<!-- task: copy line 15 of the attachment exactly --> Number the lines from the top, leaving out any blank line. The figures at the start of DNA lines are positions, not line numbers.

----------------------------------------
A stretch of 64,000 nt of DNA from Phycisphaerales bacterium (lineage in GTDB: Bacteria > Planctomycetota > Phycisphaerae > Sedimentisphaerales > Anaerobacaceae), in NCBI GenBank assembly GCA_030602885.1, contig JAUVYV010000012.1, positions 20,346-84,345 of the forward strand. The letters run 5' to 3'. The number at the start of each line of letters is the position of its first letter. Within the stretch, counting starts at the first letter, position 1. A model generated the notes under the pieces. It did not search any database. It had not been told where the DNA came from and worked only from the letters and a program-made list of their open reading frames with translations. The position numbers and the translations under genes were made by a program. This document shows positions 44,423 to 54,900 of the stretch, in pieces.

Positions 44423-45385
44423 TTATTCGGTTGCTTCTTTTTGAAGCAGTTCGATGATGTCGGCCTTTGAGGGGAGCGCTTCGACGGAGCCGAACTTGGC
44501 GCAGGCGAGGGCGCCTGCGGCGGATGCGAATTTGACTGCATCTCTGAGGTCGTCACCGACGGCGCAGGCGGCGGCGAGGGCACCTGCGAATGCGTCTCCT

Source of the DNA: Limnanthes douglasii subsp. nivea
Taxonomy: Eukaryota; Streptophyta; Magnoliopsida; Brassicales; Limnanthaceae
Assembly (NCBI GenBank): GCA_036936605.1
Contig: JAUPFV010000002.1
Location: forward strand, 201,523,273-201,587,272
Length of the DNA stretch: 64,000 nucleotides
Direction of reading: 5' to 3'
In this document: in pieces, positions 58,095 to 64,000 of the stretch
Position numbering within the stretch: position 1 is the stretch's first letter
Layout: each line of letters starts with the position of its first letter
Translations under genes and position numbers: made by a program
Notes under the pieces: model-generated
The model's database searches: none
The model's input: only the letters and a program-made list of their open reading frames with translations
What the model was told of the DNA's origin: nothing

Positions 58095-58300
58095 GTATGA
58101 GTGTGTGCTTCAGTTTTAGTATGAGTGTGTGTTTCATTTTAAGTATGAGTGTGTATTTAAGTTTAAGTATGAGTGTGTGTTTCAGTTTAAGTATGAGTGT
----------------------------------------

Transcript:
Translations under genes and position numbers: made by a program